Ontario education workers represented by the Canadian Union of Public Employees have voted to ratify a contract with the government.
Laura Walton, president of CUPE’s Ontario School Board Council of Unions, said about 73 per cent of those who voted were in favour.
Walton – who had said she didn’t like the deal because it didn’t come with staffing level guarantees – said about 76 per cent of the union’s 55,000 education worker members voted during the ratification process.
“I thought it would be closer … 73 is a bit higher than I expected,” Walton said at a press conference on Monday.
Workers who were not in favour had said they were concerned about a lack of services in classrooms, such as numbers of educational assistants and early childhood educators, Walton said.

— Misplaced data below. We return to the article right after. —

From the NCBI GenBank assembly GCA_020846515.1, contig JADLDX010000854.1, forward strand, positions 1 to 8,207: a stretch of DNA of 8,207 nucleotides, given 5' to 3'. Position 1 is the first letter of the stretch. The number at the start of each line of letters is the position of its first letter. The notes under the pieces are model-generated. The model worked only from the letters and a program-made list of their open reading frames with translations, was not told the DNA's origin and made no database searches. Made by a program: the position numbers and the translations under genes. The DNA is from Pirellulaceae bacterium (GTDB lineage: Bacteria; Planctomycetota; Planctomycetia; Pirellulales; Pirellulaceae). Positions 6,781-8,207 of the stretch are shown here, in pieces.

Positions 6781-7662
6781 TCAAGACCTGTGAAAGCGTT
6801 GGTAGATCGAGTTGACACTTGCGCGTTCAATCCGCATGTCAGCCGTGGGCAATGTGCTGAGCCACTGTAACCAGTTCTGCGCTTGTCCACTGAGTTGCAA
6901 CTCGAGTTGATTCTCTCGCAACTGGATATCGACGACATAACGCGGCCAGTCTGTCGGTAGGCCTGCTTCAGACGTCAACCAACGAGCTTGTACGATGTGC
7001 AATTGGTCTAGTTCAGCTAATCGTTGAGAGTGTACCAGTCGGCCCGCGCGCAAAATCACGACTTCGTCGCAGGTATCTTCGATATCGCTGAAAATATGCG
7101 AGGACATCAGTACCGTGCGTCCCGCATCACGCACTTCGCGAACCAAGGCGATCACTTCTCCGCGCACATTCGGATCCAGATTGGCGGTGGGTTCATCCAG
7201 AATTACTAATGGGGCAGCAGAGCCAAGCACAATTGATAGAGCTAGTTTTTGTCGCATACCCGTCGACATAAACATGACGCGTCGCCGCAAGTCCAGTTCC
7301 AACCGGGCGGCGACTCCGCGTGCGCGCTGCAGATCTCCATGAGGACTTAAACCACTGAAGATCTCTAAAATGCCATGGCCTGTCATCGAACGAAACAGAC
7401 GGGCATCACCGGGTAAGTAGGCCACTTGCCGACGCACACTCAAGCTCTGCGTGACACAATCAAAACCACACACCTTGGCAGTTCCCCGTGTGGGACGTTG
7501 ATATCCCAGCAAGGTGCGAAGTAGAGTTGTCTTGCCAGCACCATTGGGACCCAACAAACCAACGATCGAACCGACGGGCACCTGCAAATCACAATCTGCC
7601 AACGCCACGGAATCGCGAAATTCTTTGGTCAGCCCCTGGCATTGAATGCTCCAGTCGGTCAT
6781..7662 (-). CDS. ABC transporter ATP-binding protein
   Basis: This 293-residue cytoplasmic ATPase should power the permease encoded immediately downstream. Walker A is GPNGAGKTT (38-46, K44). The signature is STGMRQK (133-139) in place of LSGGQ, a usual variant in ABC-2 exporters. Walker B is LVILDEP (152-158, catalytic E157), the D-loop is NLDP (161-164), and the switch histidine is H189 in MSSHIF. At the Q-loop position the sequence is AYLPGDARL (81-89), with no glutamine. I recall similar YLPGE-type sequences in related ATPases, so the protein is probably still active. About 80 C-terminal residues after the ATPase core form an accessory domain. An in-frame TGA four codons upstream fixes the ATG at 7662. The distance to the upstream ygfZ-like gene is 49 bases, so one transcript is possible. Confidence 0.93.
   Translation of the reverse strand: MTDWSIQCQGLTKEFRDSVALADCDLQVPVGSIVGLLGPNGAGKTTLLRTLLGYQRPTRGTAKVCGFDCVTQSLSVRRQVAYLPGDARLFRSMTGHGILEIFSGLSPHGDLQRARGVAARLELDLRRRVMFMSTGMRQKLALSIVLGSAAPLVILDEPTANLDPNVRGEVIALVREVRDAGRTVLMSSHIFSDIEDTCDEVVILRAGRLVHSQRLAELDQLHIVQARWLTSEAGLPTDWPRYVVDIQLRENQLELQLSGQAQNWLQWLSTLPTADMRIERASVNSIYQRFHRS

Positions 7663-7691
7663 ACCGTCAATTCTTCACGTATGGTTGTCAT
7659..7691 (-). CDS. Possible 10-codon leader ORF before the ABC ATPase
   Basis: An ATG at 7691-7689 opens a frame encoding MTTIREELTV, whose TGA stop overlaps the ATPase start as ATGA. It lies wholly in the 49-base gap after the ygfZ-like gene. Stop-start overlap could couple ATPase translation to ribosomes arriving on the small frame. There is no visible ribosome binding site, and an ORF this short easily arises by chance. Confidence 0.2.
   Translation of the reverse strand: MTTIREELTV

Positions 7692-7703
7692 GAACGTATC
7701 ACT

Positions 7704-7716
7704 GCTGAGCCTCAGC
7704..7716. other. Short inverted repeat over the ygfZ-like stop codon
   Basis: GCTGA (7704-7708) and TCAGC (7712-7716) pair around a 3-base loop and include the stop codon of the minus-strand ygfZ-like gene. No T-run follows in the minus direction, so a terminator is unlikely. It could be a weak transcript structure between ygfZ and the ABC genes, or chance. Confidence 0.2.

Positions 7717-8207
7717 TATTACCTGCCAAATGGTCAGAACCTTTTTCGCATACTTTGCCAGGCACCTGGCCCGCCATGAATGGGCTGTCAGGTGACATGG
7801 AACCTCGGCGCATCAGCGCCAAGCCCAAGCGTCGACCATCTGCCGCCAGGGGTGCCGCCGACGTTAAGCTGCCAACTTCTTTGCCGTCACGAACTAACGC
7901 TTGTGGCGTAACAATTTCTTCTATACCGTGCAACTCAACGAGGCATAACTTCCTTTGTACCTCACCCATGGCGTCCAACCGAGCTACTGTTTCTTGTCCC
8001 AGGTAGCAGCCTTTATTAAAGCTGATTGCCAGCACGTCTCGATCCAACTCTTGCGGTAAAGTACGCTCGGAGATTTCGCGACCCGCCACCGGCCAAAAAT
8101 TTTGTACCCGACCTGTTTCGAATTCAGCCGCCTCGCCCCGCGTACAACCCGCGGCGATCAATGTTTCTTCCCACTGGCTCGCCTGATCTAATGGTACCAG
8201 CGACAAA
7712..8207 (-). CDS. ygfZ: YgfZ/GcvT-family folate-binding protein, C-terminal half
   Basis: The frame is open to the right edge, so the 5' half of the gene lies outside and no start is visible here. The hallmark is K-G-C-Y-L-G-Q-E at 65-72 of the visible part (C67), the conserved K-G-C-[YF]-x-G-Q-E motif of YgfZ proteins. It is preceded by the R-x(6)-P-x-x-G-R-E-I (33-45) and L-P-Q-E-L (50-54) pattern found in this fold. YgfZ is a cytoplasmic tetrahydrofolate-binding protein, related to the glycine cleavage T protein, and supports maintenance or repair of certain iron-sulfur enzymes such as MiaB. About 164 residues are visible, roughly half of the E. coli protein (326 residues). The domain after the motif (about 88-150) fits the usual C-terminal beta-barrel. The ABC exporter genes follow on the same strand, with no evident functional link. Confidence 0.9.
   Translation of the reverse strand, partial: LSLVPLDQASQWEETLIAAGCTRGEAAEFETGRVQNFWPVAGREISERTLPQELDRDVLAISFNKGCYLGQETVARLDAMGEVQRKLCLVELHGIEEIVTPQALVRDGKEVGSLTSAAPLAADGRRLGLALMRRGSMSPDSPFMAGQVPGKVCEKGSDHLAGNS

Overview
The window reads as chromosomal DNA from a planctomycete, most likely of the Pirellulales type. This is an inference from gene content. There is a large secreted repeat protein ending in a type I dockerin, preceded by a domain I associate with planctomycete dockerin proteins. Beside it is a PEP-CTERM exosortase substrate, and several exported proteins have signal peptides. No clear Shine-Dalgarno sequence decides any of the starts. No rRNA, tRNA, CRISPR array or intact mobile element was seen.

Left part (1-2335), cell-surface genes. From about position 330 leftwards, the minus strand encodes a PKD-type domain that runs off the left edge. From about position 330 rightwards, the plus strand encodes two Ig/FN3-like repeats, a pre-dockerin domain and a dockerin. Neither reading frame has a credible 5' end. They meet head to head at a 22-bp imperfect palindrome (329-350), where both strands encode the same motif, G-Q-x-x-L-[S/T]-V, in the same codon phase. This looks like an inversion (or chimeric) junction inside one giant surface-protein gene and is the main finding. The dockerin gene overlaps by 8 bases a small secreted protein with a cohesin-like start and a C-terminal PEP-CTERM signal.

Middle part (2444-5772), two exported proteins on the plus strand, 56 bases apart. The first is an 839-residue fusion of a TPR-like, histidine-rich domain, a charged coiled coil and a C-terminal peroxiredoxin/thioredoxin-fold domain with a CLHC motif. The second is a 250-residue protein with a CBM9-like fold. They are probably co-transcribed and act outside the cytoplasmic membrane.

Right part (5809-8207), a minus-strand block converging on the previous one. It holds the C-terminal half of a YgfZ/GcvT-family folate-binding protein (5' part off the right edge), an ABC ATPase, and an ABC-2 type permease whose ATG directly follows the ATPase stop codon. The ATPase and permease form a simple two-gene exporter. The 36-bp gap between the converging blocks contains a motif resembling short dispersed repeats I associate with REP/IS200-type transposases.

The ratification ends a whirlwind bargaining process that saw education workers walk off the job for two days after the government passed — then later repealed — legislation that imposed a contract on them, banned them from striking, and used the notwithstanding clause to allow the override of certain charter rights.
The two sides later returned to the table and brokered a tentative deal on Nov. 20 that the union says comes with a $1-per-hour raise each year, or about 3.59 per cent annually, for the average worker.
The four major teachers’ unions are still in bargaining with the government